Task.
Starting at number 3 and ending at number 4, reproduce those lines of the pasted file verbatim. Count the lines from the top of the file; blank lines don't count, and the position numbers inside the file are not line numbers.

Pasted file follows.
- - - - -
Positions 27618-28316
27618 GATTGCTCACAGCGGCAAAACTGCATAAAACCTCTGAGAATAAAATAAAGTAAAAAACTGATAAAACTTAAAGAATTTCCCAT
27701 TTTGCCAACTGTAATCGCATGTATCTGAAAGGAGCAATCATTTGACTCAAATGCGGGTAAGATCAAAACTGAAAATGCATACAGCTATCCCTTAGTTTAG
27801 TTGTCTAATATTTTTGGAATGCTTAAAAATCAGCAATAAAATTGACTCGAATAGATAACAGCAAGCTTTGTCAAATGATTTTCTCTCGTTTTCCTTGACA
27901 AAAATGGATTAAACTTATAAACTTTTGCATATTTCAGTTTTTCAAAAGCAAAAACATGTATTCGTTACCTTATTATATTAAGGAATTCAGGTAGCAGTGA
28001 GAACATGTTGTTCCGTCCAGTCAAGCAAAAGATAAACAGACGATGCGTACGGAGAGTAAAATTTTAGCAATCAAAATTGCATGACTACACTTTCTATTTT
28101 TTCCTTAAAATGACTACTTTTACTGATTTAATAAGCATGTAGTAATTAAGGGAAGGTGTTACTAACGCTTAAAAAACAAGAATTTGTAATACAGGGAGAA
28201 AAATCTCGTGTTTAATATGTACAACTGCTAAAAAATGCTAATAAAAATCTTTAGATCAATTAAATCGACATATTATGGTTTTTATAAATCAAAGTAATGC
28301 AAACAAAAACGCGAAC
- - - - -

27701 TTTGCCAACTGTAATCGCATGTATCTGAAAGGAGCAATCATTTGACTCAAATGCGGGTAAGATCAAAACTGAAAATGCATACAGCTATCCCTTAGTTTAG
27801 TTGTCTAATATTTTTGGAATGCTTAAAAATCAGCAATAAAATTGACTCGAATAGATAACAGCAAGCTTTGTCAAATGATTTTCTCTCGTTTTCCTTGACA